The German composer, Heinrich Schulz-Beuthen is a little known but charismatic name from the rich Romantic era. His surname was Schulz, but in those days it was not unusual for people with a common surname to add that of their hometown to distinguish themselves from others.
Born in June 1838, Schulz-Beuthen began studying chemistry but his passion for music was greater and he enrolled at the Leipzig Conservatory where his first teachers were Moscheles and Reinecke. After his graduation, he left for Switzerland where he taught composition from 1866 to 1880.
In Switzerland, he met Wagner and was also befriended by Mathilde Wesendonck. It was during this time that he started to compose piano music, and all six works on this disc date from this period. Unfortunately, he suffered a severe nervous breakdown soon after and was unable to compose for several years. Following a lengthy recovery, he taught in Vienna and Dresden until his death in March 1915 with his last years spent in a lunatic asylum.
Schulz-Beuthen was a prolific composer; included in his vast output are five operas, ten symphonies, symphonic poems, sacred pieces, including a Requiem, a piano concerto, chamber and choral works and several songs and piano pieces. Unfortunately, many of these works are now lost, and to further aggravate the situation, several of his works were never published. It is also believed that most of his manuscripts were destroyed in the fire bombing of Dresden in 1945. Still, we have enough material to reveal Schulz-Beuthen as an accomplished musician with many gifts.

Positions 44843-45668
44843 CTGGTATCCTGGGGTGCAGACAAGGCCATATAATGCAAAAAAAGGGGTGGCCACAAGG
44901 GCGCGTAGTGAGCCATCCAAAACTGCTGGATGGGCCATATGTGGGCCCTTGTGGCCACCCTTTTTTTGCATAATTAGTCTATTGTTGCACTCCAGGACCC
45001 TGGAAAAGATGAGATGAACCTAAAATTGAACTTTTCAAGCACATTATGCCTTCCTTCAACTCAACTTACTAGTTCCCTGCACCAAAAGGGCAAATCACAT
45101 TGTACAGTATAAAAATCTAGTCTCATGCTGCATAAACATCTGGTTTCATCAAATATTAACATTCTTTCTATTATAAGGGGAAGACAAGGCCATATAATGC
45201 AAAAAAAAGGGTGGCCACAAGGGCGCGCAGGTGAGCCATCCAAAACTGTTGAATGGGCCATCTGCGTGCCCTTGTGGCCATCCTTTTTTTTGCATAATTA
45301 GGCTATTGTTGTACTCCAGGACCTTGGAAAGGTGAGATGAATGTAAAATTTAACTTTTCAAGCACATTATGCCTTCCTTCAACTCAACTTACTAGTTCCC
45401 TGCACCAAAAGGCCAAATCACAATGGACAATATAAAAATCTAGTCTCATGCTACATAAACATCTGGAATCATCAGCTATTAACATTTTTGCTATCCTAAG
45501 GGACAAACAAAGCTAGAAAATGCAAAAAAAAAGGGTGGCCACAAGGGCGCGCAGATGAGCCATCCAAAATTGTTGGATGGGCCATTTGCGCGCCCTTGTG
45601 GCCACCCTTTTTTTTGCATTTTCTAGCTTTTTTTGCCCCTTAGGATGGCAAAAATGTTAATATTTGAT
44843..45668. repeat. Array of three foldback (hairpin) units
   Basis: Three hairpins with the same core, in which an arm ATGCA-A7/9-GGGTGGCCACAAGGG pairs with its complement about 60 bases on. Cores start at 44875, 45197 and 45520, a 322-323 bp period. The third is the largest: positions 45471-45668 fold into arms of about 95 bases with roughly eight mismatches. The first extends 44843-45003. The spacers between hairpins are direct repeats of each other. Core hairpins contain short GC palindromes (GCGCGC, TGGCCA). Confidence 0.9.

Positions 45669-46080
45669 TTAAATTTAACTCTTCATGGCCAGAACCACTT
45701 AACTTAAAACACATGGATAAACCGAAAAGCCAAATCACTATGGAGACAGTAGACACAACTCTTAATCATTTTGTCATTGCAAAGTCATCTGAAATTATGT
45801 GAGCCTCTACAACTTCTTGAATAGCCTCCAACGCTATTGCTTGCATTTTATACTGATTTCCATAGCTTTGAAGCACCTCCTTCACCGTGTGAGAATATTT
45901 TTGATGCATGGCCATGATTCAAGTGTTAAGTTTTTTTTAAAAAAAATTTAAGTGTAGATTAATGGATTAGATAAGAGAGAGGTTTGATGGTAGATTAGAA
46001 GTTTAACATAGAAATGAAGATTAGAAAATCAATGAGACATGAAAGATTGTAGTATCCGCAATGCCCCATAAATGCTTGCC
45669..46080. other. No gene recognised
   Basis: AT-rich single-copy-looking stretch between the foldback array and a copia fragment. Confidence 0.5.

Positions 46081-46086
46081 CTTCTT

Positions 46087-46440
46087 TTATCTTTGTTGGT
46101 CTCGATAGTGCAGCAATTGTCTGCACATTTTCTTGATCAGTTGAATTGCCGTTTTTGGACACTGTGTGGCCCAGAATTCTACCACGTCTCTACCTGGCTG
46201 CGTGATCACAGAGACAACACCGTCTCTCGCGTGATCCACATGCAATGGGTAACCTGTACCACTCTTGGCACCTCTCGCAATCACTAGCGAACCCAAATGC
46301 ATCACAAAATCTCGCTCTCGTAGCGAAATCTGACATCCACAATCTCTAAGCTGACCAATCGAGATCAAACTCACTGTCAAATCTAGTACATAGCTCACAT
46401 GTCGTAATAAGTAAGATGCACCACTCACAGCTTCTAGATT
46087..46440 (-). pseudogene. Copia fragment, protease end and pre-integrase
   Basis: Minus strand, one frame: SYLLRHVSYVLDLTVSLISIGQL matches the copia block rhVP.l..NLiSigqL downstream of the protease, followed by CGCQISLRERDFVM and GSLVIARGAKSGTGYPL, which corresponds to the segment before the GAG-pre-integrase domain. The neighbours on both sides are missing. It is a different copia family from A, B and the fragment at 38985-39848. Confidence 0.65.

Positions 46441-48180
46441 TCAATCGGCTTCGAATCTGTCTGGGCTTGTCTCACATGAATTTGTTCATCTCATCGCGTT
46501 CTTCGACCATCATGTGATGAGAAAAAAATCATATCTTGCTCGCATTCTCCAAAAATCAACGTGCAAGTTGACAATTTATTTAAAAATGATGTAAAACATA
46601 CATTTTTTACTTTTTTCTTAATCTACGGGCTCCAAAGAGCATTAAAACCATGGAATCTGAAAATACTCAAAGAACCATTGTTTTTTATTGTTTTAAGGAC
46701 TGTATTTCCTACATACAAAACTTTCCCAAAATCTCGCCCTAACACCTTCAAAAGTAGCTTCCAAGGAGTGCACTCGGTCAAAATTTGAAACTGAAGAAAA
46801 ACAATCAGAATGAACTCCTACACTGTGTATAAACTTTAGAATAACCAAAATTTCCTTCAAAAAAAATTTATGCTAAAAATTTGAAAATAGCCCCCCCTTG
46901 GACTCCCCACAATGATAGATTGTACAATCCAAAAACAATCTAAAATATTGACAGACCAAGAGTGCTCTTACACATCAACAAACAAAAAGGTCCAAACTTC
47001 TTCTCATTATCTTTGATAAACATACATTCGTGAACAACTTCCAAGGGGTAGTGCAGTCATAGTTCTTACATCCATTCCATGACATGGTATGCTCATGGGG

The compositions on this disc are all delightfully well crafted little gems, full of melodic inspiration and delicate textures, and the American born pianist Kirsten Johnson betrays a certain predilection for these works. Her versions are full of charm and grace, but also, when warranted, a certain virtuosic passion that brings out all the hidden nuances of these atmospheric pieces. The annotations by Malcolm Macdonald are first class, an adjective that can be attributed as well, to both the artistic and technical merits of this CD. Recommended especially for piano aficionados with a taste for the uncommon.
Copyright © 2005, Gerald Fenech